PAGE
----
What questions does Natasha ask herself?

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The YA novel The Sun Is Also a Star by Nicola Yoon takes place in New York City and tells the story of Natasha and Daniel, two teenagers at critical junctures in their lives.

Natasha learns her family is about to be deported back to Jamaica and contacts an immigration...

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The YA novel The Sun Is Also a Star by Nicola Yoon takes place in New York City and tells the story of Natasha and Daniel, two teenagers at critical junctures in their lives.

Natasha learns her family is about to be deported back to Jamaica and contacts an immigration attorney for help. Daniel contemplates defying his immigrant Korean parents’ insistence that he attend Yale and be a doctor. Their trajectories bring them together through a series of coincidences, leading them to question themselves, their family backgrounds, and the nature and purpose of life.

As a practical person, Natasha wants to focus on the task at hand and not get lost in emotion and contemplation. When she receives the number of Attorney Fitzgerald, she quickly makes a decision to call him:

Observable fact: You should never take long shots. Better to study the odds and take the probable shot. However, if the long shot is your only shot, then you have to take it.

After making an appointment with the attorney, Natasha stands on the sidewalk, now lost in thought:

I make the quick wish for a not-too-freezing winter before remembering I probably won’t be around to see it. If snow falls in a city and no one is around to feel it, is it still cold?

Yes. The answer to that question is yes.

This key moment shows the beginning of Natasha’s personal growth. Her answer demonstrates her scientific nature but the question shows that under the stress of uncertainty, her defenses are breaking down. Despite her logic, she has an emotional attachment to her life in NYC.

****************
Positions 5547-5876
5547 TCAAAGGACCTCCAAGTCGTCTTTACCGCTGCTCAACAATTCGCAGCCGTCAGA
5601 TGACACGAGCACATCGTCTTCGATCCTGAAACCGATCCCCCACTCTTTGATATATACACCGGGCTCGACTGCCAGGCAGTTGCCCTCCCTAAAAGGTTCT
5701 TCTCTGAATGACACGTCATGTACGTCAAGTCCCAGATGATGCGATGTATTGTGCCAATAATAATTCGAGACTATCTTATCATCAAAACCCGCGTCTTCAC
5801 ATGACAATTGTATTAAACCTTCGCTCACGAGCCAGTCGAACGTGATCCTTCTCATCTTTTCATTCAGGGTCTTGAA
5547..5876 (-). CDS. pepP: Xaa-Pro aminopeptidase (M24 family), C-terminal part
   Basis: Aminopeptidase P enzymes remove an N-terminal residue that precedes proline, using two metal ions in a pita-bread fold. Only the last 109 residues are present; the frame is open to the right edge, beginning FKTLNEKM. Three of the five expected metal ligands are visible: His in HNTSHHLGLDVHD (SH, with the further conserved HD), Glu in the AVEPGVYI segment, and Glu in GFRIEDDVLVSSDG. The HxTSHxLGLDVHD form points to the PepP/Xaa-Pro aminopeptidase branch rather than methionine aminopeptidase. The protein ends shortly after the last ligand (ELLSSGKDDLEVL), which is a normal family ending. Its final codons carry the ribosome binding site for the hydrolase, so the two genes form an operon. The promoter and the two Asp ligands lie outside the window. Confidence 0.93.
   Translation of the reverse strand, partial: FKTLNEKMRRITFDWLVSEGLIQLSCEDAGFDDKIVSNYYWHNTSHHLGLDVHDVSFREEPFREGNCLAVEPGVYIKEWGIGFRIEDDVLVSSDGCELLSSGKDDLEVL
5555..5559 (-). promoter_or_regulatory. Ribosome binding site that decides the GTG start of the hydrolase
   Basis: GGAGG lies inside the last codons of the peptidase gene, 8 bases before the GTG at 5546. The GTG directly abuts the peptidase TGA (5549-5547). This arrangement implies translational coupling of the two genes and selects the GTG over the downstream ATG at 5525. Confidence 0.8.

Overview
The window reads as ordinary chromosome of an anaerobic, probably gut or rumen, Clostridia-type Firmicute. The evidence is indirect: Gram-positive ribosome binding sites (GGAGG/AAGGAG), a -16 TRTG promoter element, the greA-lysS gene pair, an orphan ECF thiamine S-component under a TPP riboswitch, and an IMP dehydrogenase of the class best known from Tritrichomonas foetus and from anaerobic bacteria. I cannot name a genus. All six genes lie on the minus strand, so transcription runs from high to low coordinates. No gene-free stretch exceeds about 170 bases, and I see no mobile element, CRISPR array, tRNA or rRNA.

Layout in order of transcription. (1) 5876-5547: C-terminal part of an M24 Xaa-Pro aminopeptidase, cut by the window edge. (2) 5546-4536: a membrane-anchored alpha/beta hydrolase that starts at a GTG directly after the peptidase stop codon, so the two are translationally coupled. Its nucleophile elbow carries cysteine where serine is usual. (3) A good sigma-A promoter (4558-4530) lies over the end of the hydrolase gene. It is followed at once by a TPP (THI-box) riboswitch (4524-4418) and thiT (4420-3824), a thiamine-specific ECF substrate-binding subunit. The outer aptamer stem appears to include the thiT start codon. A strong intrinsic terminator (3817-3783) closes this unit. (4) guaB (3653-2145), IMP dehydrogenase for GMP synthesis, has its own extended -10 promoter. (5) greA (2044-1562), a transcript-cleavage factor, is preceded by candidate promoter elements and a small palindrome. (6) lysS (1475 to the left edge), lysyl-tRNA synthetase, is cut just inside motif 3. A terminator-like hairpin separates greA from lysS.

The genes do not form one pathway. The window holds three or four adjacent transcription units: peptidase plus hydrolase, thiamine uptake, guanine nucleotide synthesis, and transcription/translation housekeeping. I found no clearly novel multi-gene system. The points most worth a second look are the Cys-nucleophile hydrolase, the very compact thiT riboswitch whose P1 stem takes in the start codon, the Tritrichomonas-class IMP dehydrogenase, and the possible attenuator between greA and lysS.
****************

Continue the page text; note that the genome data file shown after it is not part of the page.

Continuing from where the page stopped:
When Natasha meets Daniel, she finds she has to acknowledge her feelings. While they have coffee and discuss time travel, she thinks to herself with reference to her ex-boyfriend Rob who cheated on her that she doesn’t have the capacity for love.

After they leave the coffee shop, Daniel takes off his suit jacket and asks Natasha to carry it in her backpack. She tries not to acknowledge that she’s attracted to him, although she wonders what he would look like in the usual American outfit, jeans and a t-shirt. Then a question pops into her mind:

Is it the same for Jamaican boys?

My mood turns somber at the thought. I don’t want to start over again. It was hard enough when we first moved to America.

Natasha’s anxiety about her future and now an attraction to Daniel cut through her defenses.

As their day progresses, Natasha responds to Daniel’s many questions, confronts prejudice, and finds the courage to ask questions of others. During a phone call with Rob, she is able to talk with him honestly:

“One more question. Do you believe in true love and all that stuff?”

“No. You know me better than that. You don’t believe in it either,” he reminds me.

Don’t I? “Okay. Thanks.”

These examples show how Natasha’s character develops through self-examination. She grows into a person who can feel genuine love, someone who can face difficult questions and is willing to take the long shot.

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